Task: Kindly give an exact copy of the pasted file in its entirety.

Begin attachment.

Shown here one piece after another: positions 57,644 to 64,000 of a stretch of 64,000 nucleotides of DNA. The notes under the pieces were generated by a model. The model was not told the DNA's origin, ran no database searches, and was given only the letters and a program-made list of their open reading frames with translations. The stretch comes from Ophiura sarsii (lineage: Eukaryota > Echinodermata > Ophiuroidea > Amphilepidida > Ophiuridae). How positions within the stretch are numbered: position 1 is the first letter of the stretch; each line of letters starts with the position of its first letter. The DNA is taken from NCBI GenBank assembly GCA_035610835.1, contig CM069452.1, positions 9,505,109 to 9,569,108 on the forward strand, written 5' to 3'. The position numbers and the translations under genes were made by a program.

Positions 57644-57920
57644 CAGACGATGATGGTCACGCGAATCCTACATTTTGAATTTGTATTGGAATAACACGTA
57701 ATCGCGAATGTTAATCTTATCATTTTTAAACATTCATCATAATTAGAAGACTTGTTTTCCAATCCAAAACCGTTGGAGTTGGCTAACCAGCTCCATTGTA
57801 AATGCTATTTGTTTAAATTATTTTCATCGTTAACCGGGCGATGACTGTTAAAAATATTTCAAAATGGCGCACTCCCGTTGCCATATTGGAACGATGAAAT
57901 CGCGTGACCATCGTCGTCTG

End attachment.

Shown here one piece after another: positions 57,644 to 64,000 of a stretch of 64,000 nucleotides of DNA. The notes under the pieces were generated by a model. The model was not told the DNA's origin, ran no database searches, and was given only the letters and a program-made list of their open reading frames with translations. The stretch comes from Ophiura sarsii (lineage: Eukaryota > Echinodermata > Ophiuroidea > Amphilepidida > Ophiuridae). How positions within the stretch are numbered: position 1 is the first letter of the stretch; each line of letters starts with the position of its first letter. The DNA is taken from NCBI GenBank assembly GCA_035610835.1, contig CM069452.1, positions 9,505,109 to 9,569,108 on the forward strand, written 5' to 3'. The position numbers and the translations under genes were made by a program.

Positions 57644-57920
57644 CAGACGATGATGGTCACGCGAATCCTACATTTTGAATTTGTATTGGAATAACACGTA
57701 ATCGCGAATGTTAATCTTATCATTTTTAAACATTCATCATAATTAGAAGACTTGTTTTCCAATCCAAAACCGTTGGAGTTGGCTAACCAGCTCCATTGTA
57801 AATGCTATTTGTTTAAATTATTTTCATCGTTAACCGGGCGATGACTGTTAAAAATATTTCAAAATGGCGCACTCCCGTTGCCATATTGGAACGATGAAAT
57901 CGCGTGACCATCGTCGTCTG